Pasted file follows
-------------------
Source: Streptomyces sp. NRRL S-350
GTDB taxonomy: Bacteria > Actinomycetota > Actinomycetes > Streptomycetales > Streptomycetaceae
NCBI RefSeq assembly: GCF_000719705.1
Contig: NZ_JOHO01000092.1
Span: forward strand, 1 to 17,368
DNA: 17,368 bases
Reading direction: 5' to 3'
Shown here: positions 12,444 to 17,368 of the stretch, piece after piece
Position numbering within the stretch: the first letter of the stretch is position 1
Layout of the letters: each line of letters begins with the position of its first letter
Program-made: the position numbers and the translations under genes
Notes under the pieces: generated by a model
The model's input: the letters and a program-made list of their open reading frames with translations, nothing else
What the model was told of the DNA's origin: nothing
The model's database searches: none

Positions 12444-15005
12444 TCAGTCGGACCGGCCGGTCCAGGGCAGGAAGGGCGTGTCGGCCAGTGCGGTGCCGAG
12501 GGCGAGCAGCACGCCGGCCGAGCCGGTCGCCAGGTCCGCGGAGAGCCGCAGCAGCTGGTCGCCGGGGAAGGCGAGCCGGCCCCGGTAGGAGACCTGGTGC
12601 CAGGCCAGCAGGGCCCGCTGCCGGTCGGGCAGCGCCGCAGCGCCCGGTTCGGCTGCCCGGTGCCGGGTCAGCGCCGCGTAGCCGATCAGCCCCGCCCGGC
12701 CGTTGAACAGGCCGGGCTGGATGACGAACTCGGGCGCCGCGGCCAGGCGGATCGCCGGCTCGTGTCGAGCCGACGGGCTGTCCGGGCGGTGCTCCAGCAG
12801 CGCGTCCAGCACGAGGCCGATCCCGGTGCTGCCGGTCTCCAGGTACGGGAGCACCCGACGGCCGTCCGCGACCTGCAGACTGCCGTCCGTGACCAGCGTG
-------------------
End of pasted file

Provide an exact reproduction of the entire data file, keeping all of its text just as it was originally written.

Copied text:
Source: Streptomyces sp. NRRL S-350
GTDB taxonomy: Bacteria > Actinomycetota > Actinomycetes > Streptomycetales > Streptomycetaceae
NCBI RefSeq assembly: GCF_000719705.1
Contig: NZ_JOHO01000092.1
Span: forward strand, 1 to 17,368
DNA: 17,368 bases
Reading direction: 5' to 3'
Shown here: positions 12,444 to 17,368 of the stretch, piece after piece
Position numbering within the stretch: the first letter of the stretch is position 1
Layout of the letters: each line of letters begins with the position of its first letter
Program-made: the position numbers and the translations under genes
Notes under the pieces: generated by a model
The model's input: the letters and a program-made list of their open reading frames with translations, nothing else
What the model was told of the DNA's origin: nothing
The model's database searches: none

Positions 12444-15005
12444 TCAGTCGGACCGGCCGGTCCAGGGCAGGAAGGGCGTGTCGGCCAGTGCGGTGCCGAG
12501 GGCGAGCAGCACGCCGGCCGAGCCGGTCGCCAGGTCCGCGGAGAGCCGCAGCAGCTGGTCGCCGGGGAAGGCGAGCCGGCCCCGGTAGGAGACCTGGTGC
12601 CAGGCCAGCAGGGCCCGCTGCCGGTCGGGCAGCGCCGCAGCGCCCGGTTCGGCTGCCCGGTGCCGGGTCAGCGCCGCGTAGCCGATCAGCCCCGCCCGGC
12701 CGTTGAACAGGCCGGGCTGGATGACGAACTCGGGCGCCGCGGCCAGGCGGATCGCCGGCTCGTGTCGAGCCGACGGGCTGTCCGGGCGGTGCTCCAGCAG
12801 CGCGTCCAGCACGAGGCCGATCCCGGTGCTGCCGGTCTCCAGGTACGGGAGCACCCGACGGCCGTCCGCGACCTGCAGACTGCCGTCCGTGACCAGCGTG